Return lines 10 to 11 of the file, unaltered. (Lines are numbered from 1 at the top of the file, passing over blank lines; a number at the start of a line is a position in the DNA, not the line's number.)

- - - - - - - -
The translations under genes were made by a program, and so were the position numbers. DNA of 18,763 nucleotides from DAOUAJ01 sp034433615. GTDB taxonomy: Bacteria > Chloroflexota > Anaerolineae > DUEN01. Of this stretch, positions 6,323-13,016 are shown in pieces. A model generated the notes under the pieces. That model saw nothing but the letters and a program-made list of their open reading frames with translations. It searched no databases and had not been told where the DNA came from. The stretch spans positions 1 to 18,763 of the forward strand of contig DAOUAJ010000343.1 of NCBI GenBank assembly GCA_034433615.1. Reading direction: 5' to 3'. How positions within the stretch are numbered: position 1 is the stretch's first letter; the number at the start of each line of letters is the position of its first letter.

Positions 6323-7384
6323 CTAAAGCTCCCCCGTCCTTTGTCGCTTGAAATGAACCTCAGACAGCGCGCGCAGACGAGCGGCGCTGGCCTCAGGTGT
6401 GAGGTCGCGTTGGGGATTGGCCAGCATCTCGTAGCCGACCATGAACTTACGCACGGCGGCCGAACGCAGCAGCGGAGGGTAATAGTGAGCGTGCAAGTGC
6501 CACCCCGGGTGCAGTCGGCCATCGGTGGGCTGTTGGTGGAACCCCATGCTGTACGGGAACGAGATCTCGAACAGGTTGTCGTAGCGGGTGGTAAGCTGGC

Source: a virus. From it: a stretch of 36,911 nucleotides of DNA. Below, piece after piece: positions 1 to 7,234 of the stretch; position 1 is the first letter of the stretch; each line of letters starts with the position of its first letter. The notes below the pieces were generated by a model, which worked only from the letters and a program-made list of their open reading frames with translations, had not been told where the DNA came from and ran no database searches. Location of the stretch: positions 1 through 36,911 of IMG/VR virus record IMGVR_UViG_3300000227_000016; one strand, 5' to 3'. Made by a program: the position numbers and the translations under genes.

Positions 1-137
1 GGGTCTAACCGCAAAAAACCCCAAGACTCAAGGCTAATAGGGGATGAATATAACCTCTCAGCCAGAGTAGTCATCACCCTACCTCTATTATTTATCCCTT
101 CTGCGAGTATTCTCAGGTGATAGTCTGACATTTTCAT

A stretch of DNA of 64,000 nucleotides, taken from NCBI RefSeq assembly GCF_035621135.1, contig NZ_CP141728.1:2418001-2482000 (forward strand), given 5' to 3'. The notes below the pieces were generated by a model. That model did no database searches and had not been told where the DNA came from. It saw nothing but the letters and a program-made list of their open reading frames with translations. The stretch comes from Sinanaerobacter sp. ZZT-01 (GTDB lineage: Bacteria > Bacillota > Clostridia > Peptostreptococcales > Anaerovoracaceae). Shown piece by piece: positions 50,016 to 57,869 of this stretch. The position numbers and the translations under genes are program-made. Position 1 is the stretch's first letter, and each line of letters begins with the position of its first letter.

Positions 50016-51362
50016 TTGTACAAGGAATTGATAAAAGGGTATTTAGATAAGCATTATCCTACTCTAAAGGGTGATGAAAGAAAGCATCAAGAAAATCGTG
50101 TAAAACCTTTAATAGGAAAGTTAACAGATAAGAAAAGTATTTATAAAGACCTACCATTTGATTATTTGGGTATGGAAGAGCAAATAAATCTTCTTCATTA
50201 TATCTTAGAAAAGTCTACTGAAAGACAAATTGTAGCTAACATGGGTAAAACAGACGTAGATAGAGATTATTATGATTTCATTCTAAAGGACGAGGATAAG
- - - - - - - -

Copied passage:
A stretch of DNA of 64,000 nucleotides, taken from NCBI RefSeq assembly GCF_035621135.1, contig NZ_CP141728.1:2418001-2482000 (forward strand), given 5' to 3'. The notes below the pieces were generated by a model. That model did no database searches and had not been told where the DNA came from. It saw nothing but the letters and a program-made list of their open reading frames with translations. The stretch comes from Sinanaerobacter sp. ZZT-01 (GTDB lineage: Bacteria > Bacillota > Clostridia > Peptostreptococcales > Anaerovoracaceae). Shown piece by piece: positions 50,016 to 57,869 of this stretch. The position numbers and the translations under genes are program-made. Position 1 is the stretch's first letter, and each line of letters begins with the position of its first letter.

Positions 50016-51362